Even high-quality water management equipment can contribute to potential bacterial issues downstream when improperly installed, specified or maintained. Here are some of the most common avoidable problems that I see in the field:
• Improper sanitation procedures during equipment installation
Water Conditioning & Purification October 2014
• Sloppy hygiene practices during filter cartridge replacements
• Halophilic bacteria in the brine tank that hitch a ride along
with the salt and can contaminate ion exchange resin
• Ingress of contaminated ambient air into aeration-based
iron and H2S remediation systems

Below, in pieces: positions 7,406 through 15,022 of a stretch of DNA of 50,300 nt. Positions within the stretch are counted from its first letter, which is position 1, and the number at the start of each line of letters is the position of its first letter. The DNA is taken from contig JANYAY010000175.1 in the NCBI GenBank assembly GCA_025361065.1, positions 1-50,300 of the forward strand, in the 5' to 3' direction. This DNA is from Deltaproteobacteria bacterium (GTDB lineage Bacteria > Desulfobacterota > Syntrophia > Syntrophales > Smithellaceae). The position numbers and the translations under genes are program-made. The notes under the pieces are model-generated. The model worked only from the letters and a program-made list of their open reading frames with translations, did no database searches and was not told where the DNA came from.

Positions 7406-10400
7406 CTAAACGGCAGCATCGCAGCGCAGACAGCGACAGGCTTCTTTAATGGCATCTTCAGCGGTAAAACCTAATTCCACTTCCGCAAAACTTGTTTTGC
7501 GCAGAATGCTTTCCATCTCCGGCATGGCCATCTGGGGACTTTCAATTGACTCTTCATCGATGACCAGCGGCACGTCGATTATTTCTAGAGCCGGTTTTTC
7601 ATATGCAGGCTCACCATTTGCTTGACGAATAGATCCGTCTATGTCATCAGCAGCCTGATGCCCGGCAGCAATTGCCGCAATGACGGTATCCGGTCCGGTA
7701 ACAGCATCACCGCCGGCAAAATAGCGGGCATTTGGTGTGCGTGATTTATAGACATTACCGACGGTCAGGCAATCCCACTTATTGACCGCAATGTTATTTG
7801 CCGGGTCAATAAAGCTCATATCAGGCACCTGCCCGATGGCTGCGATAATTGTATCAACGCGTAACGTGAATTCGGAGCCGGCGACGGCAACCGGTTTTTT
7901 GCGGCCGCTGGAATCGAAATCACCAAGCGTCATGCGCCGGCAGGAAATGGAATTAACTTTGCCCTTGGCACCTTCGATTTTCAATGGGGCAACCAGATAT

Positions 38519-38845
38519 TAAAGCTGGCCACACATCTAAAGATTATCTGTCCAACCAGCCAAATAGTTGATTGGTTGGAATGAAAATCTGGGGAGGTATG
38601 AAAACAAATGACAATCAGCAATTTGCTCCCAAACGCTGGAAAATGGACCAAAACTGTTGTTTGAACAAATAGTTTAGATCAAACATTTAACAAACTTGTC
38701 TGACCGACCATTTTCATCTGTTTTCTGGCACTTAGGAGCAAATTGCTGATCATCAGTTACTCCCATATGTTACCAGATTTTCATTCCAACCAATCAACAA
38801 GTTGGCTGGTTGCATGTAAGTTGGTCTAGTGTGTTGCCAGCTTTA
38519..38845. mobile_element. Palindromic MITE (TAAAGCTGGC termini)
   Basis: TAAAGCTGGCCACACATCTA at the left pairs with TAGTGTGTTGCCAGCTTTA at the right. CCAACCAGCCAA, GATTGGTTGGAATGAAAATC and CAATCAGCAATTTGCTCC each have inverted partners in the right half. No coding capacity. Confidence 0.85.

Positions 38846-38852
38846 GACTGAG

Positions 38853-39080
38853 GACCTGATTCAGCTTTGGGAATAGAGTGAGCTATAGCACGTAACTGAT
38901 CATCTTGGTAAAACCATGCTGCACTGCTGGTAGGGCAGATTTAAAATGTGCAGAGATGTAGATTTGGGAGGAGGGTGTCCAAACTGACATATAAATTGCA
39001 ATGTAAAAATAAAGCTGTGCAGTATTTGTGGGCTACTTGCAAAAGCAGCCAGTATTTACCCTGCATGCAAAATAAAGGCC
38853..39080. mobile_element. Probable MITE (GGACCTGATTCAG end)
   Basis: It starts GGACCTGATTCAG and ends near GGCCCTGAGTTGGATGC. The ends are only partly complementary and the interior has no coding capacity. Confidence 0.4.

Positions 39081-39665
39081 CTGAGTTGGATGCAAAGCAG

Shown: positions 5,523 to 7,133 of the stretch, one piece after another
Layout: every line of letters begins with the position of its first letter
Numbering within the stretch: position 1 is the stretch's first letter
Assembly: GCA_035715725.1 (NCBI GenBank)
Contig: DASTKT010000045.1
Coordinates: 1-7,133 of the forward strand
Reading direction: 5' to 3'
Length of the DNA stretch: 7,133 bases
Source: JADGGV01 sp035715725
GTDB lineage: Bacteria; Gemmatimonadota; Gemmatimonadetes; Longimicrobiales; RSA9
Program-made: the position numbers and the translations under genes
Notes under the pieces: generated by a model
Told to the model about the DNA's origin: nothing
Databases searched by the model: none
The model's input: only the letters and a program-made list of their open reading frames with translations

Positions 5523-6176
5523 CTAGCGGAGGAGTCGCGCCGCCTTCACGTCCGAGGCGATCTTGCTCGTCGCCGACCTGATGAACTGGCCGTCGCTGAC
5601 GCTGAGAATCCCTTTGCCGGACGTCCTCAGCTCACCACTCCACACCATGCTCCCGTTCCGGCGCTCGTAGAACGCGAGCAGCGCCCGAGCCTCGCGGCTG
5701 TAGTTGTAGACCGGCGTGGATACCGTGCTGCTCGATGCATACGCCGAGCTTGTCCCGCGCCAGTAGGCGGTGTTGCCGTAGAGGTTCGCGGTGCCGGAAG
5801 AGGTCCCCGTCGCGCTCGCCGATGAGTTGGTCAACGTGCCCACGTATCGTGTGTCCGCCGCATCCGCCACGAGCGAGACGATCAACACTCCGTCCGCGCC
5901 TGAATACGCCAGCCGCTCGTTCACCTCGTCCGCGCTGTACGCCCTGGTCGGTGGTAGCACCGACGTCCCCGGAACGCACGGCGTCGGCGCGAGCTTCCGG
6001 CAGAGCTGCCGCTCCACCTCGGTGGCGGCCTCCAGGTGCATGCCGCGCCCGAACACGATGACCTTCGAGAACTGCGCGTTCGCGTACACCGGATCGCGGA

These pathways to infection can be significantly reduced by implementing a proper maintenance program and of course, by following current industry best practices, such as those in the WQA’s new Modular Education Program (MEP) for installers and service technicians. It is wise practice to always incorporate bacterial control for homes and businesses served by private water sources. A proclamation of safe from the lab is no guarantee that there are no other living organisms in the water, merely the reassurance that the sample screened for a particular strain of regulated pathogen is negative; that is simply not enough for me. With the ongoing threat of emerging contaminants, an increased level of client awareness of waterborne contaminants and ever-shrinking public-utility budgets, it makes sense to install ultraviolet and/or final-barrier systems wherever feasible.